Big guns aim to end hard times at US Open


Ernie Els has endured a frustrating 2011 campaign but, just as he did 14 years ago, is looking to regain form on the welcome turf of Congressional Country Club at this week’s US Open. In 1997, South African Els arrived at Congressional after missing the cut in his previous tournament before ending that week on an unexpected high with a second US Open title to his name.
This season, he has struggled on the U.S. PGA Tour without a single top-10 in 11 starts and once again he is hoping to reignite his game on the tree-lined layout on the outskirts of the nation’s capital. “It’s a long time ago,” Els told reporters on Tuesday as he reflected on his one-stroke victory over Britain’s Colin Montgomerie at Congressional in 1997.
“I came here last week and played a couple of rounds in the heat. It was about 102 (degrees) but just playing the course … brings back great memories. “I got myself familiar with the course again and got obviously great vibes. I’ve got a nice draw so I’m looking forward to a good week.” Els, a three-times major winner who is popularly known as the ‘Big Easy’ because of his smooth swing and generally laidback demeanour, has vivid memories of how his U.S. Open week steadily improved in 1997.
Britain’s Lee Westwood enters the US Open optimistic he has what it takes to finally snag an elusive first major golf crown. “My confidence is pretty high. I’m looking forward to this week,” Westwood said Monday. “I’m driving it pretty long and straight. My iron shots are fairly crisp, which is good coming into a US Open. My preparation has gone well.”
The World No. 2 starts Thursday morning off the 10th tee alongside fellow Englishman Luke Donald, the reigning World No. 1, and Germany’s third-ranked Martin Kaymer in the feature group at Congressional Country Club. “Amazing freak of nature how that came out in the draw, wasn’t it?” Westwood joked. “I like it. I think it’s a good idea. I get on well with Luke and Martin as well, so it will be a nice way to start off the tournament.”
Westwood was last year’s Masters and British Open runner-up, shared third in the 2009 PGA Championship and British Open and was third in the 2008 US Open, one stroke out of an 18-hole playoff at Torrey Pines. “It’s a challenge that I’ve got to try and overcome and just do a little bit better at the right times,” Westwood said. “There’s no secret ingredient or recipe to it. I keep getting myself in position and it’s just a case of finishing it off.”
After so many near misses in quest of his first major, Westwood could be forgiven for some gloom over missed opportunities. But the 38-year-old from Worksop has proven resilient. “If you’re a good player, you’re going to have disappointments because you’re going to be in contention a lot,” he said. “You’re going to have lots of chances to win major championships, so that’s all part and parcel of it.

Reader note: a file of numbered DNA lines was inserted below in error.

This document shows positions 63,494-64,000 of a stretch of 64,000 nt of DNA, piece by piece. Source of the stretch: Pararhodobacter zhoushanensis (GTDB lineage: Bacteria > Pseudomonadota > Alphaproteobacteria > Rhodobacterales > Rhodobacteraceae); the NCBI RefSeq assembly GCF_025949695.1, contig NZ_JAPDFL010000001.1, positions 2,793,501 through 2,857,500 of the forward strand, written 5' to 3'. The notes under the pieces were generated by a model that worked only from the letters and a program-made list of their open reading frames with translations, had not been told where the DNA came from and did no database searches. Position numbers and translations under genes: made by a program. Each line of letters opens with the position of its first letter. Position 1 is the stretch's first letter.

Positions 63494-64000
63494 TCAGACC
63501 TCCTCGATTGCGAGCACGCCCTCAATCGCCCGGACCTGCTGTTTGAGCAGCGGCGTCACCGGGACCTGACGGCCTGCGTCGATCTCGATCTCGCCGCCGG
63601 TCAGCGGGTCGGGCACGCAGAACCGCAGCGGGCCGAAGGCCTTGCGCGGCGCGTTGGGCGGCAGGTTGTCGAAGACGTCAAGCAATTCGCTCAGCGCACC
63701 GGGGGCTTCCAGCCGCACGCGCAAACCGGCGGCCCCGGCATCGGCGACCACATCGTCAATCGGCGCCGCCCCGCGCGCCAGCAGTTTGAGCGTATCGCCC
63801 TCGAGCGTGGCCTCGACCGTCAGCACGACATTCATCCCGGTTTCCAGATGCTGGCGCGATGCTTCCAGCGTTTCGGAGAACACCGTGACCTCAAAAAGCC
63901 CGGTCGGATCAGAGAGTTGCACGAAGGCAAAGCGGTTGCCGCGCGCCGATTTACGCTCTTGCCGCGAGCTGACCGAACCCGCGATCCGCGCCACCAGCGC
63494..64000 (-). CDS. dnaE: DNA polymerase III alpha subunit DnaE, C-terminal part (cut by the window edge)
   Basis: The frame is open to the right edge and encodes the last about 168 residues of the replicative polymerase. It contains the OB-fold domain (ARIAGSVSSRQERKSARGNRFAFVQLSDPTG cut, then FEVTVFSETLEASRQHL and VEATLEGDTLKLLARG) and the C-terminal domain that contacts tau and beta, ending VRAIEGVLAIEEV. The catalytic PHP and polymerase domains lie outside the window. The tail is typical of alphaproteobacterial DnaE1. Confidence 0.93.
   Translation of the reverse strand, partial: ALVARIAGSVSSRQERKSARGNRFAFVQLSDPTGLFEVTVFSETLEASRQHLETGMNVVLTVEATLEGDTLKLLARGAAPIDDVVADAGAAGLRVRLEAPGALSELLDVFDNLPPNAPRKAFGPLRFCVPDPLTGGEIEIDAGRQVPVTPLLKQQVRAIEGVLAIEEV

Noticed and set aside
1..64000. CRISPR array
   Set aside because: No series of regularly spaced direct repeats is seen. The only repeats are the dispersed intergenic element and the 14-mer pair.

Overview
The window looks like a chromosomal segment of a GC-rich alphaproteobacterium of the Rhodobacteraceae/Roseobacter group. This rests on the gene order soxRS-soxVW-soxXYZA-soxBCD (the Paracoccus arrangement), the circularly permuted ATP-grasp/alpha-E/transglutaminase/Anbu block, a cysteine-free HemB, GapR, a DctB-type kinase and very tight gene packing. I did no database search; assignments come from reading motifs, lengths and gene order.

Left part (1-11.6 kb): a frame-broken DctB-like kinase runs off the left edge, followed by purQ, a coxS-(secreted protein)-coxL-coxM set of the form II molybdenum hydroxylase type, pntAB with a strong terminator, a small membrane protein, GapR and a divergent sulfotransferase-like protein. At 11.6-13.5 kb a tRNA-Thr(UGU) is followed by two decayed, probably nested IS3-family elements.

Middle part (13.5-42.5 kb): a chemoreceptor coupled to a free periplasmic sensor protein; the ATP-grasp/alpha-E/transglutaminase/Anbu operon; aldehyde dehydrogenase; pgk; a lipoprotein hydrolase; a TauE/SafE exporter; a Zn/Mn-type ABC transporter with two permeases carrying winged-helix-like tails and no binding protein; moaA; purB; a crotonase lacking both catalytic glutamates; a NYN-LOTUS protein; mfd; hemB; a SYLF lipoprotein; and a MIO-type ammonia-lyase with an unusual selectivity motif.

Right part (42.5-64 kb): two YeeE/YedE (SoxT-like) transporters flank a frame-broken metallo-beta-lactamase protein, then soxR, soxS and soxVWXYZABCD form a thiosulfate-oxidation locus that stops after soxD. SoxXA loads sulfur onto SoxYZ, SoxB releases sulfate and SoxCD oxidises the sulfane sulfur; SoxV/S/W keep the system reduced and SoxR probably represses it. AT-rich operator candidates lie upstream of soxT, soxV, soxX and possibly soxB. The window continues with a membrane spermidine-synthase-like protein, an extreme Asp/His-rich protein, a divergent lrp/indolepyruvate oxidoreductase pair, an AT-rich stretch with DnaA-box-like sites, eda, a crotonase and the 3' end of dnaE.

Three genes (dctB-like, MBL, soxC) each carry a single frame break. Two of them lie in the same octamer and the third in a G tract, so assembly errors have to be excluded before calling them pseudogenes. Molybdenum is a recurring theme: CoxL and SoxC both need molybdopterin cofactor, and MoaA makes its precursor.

“If you have a successful year, we maybe win three times a year. So you get used to not winning and being disappointed. You learn to try and take positives out of anything, even when you maybe finish second and you thought you should have won one of these. “You try and look at it on the bright side and I think I’ve probably managed to do that over the last few years. I seem to be responding well and coming out of it positively, even though obviously I would love to win one.”
Westwood has faith that if he puts himself in the hunt on Sunday often enough, the breaks will one day come his way. “It’s a fine balancing act and a fine line between when you do get really close to becoming frustrated but still seeing the positives in the fact that you are getting close,” Westwood said. “I feel like my game is good enough and if I just do a few things differently at the right times, then it’ll be the difference between a second and a win. It’s a tricky balancing act, going in with expectations but playing with a freedom as well.”
Westwood played his first US Open at Congressional in 1997, when he shared 19th. “Really doesn’t seem like five minutes, those 14 years,” Westwood said. “It’s a pretty similar course. They have done a good job of modifying it and lengthening it and changing the greens in certain areas. “It’s very fair. There’s no tricks to this golf course. You could almost turn up Thursday and just play it because it’s such a good, honest test.”
However, Westwood calls the US Open the toughest test of the majors because of the lightning-fast greens and dense rough. “You have to be very patient and not give any shots away unnecessarily,” he said. “If you can make double (bogey) instead of making triple, that’s great. “It’s almost like one less birdie you need if you can make that three or four-footer when you need it.” On the eve of his 55th birthday, Fred Funk warned that despite an artificial knee and 15-year-old son Taylor as his caddie, this oldie might still be good enough to be a US Open threat.
Funk will be the oldest player in the field of 156 when the US Open begins Thursday at Congressional Country club, and seven years older than Julius Boros when he became the oldest major winner at the 1968 PGA Championship. “I expect to do OK,” Funk said Monday. “I still have high expectations. I’m not here just to walk two rounds or four rounds and just show up. I truly believe I can still be competitive when I’m playing well and feeling good.”
Funk, who had his right knee replaced in 2009, had been struggling but has rounded his game into shape, firing a 62 last week in his final round in an event on the 50-and-over Champions Tour, where he is a six-time winner. “If I can drive the ball the way I’ve been driving it, which has just been really straight, and keep it out of the rough, then I can set up holes even though I’ll be hitting a lot of ammo into the greens,” Funk said.